The FCA ‘focus in’ on Financial Promotions

June 10, 2022 by Sam Rowe

For as long as I have been working in Compliance, Financial Promotions have been a challenge for Marketing and Compliance teams alike, looking to find the right balance between highlighting the commercial advantages of a company or investment, whilst at the same time identifying any associated risks. The FCA are also looking at this balance and as such I have tried to summarise below the main challenges and changes Firms could see in the next year in this area.

The FCA identified ensuring that they have effective oversight of firms communicating and approving financial promotions as one of their key activities in their Business Plan 2022/23. This was reiterated in a recent speech by Sheldon Mills, the Executive Director of Consumers and Competition at the FCA, who stated “[the FCA] need to help consumers avoid making investments based on misleading or unclear financial promotions or advertisements, especially online”.

What is a Financial Promotion?

The FCA handbook defines a Financial Promotion as an “invitation or inducement to engage in investment activity”. This covers anything that will promote your brand or your company’s products and applies to any form of communication, whether it is a social media post, video, email etc. If the promotion is created by an Appointed Representative the Principal firm is still responsible for the material and must ensure it meets FCA requirements.

FCA Handbook

The handbook states that a promotion:

  • Should pay regard to its target market, including its likely level of financial capability;
  • Should communicate information in a way that is fair, clear, and not misleading; and
  • Should be assessed regularly along with systems and controls for the approving firm to effectively manage the risks posed by providing information to customers.

Further information on approving and communicating financial promotions can be found in COBS 4.10.

How might the rules change?

On 19th January, the FCA published Consultation Paper 22/2, aimed at reviewing whether its financial promotion regime remains fit for purpose. This consultation was to make changes to protect consumers from harm, especially with regards to high-risk investments that do not match consumers risk tolerance.

The main changes detailed in CP22/2 are:

  1. Separate FCA permission to approve financial promotions: for unauthorised firms. Firms with this permission will be known as ‘s21 approvers’ (Section 21 FSMA). One thing the rules mention is that S21 approvers will need to ensure that they have the necessary knowledge and experience to approve financial promotions.
  2. Improving classification of high-risk investments: Specifically with regards to the rules in COBS 4 (Communicating with clients). These changes will make it clearer for firms what restrictions apply to them and will help firms to understand the rules.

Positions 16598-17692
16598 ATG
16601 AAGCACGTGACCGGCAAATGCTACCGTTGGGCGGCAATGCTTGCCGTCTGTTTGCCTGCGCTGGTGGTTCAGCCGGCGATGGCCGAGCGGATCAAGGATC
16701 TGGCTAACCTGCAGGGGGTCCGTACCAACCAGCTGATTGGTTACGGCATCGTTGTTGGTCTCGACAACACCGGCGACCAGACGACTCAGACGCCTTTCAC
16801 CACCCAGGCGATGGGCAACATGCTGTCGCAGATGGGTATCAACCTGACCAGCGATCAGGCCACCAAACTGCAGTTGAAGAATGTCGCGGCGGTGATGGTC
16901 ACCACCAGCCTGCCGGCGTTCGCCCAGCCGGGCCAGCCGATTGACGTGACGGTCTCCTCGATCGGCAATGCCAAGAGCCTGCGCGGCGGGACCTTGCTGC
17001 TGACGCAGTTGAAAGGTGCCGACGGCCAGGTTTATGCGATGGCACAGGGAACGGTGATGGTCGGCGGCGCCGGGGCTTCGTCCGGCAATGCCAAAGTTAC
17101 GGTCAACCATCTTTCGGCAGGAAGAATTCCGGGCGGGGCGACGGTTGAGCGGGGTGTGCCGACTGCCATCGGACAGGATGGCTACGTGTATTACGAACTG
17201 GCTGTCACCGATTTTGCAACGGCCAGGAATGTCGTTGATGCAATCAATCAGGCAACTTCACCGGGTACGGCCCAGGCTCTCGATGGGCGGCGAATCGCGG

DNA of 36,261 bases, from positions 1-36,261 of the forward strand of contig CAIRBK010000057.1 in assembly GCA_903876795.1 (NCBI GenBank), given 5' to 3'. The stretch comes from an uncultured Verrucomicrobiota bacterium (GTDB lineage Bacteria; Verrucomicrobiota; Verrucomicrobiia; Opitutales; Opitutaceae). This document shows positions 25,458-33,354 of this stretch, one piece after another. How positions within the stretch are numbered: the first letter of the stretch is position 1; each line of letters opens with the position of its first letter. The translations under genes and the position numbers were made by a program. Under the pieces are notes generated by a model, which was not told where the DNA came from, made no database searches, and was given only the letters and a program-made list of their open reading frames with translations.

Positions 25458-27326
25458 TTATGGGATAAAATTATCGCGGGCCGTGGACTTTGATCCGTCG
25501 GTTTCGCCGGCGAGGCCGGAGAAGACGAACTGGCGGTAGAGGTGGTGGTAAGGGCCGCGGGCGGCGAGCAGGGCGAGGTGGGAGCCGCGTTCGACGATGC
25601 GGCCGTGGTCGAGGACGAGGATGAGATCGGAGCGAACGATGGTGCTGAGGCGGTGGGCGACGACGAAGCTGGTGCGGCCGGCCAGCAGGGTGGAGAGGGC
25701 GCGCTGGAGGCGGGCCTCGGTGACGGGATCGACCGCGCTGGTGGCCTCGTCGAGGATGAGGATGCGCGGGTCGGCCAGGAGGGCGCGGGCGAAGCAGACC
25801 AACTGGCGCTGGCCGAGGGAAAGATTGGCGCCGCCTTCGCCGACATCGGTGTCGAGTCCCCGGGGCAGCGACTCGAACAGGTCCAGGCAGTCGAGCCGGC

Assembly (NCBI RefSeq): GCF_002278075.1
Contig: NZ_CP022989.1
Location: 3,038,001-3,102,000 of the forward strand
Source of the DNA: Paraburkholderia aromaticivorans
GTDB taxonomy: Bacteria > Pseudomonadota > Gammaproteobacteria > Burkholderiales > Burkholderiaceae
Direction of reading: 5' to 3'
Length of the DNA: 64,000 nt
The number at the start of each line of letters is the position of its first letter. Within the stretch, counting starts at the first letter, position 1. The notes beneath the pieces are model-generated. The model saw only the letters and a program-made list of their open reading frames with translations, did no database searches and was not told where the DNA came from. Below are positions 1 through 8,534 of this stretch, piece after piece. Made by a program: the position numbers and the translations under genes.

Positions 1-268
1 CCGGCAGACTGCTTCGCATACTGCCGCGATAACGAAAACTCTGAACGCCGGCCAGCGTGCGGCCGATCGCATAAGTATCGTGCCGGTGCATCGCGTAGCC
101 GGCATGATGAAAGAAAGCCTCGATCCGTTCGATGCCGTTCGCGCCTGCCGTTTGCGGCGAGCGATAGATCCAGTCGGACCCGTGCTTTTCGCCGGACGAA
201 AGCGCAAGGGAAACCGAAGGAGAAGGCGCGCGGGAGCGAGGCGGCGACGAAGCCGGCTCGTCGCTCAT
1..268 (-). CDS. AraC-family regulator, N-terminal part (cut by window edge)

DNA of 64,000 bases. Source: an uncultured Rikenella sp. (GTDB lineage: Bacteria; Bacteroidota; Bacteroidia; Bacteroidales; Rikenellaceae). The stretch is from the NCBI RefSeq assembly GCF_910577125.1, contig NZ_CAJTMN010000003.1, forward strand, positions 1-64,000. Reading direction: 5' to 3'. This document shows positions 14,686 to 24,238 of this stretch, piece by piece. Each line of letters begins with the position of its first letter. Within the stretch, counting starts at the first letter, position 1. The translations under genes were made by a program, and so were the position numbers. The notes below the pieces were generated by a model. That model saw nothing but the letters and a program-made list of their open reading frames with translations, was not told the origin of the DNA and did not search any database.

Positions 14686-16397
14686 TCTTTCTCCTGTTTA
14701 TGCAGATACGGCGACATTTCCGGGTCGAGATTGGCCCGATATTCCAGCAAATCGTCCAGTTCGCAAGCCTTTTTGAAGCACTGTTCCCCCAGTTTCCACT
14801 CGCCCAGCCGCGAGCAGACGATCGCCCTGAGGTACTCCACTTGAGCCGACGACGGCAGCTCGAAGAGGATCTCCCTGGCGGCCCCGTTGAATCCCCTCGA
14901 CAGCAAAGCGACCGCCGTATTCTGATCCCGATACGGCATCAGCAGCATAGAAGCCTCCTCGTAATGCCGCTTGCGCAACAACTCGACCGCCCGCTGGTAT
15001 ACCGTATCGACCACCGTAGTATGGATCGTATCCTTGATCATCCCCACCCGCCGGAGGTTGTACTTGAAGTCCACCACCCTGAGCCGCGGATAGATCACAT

3. Improving the ‘consumer journey’ or onboarding process: Some measures the FCA have stipulated are improved risk warnings, stronger appropriateness tests and banning inducements to invest.
  4. Risk Warnings: There are also going to be more specific rules on the content of risk warnings and certain language will be banned for high-risk investments, such as ‘refer-a-friend bonuses’.
  5. Relevant expertise:  Alongside the new permission brought in for firms approving financial promotions (s21 approvers), there will be greater scrutiny of approving firms. The FCA have stated that they expect firms to conduct self-assessments to determine whether they currently have the relevant experience/qualifications in the sector the financial promotions relate to and to keep this up to date as part of their usual record-keeping obligations.
  6. Date Stamp: The FCA have also asked firms to include a new date stamp for approved promotions along with the name of the s21 approver. This will help consumers identify which authorised firm has approved the promotion as well as whether it is outdated.
  7. Applying the Financial Promotion rules to cryptoassets: Financial promotions relating to cryptoassets will need to comply with the FCA’s existing rules in COBS 4 and the FCA are consulting on how it will categorise cryptoassets once they are brought into the Financial Promotions regime.

When will the changes come in?

The FCA closed the consultation on 23rd March 2022 and are expected to publish a Policy Statement and final Handbook rules in summer 2022. Once in, the FCA will give firms three months to comply with the new requirements.

What can firms do now?

Firms should review what kinds of financial promotions they are publishing and work with their marketing and compliance departments to create a sign off process which is robust and tailored to their business. As financial promotions and reducing/preventing financial crime is one of the FCA’s key outcomes in their business plan this will undoubtedly be a large area of focus for the regulator in the next year.

How Effecta can Help:

  1. Independent Reviews: Effecta can review your Financial Promotions and provide feedback to the relevant teams to ensure they are compliant with UK rules
  2. Procedure Evaluation: For firms who already have a Financial Promotion sign off procedure in place, Effecta can review whether it continues to be fit for purpose with the upcoming rule changes.
  3. Training: Effecta can deliver training to Marketing or Compliance teams alike on what the rules mean for their work and what they should be looking out for when preparing Financial Promotions.
  4. Templates: Effecta are also able to provide useful templates for your sign off process including a Financial Promotion ‘Cheat Sheet’, process ‘Decision Tree’ and a Sign Off form. Should you wish to receive these templates, please register online here.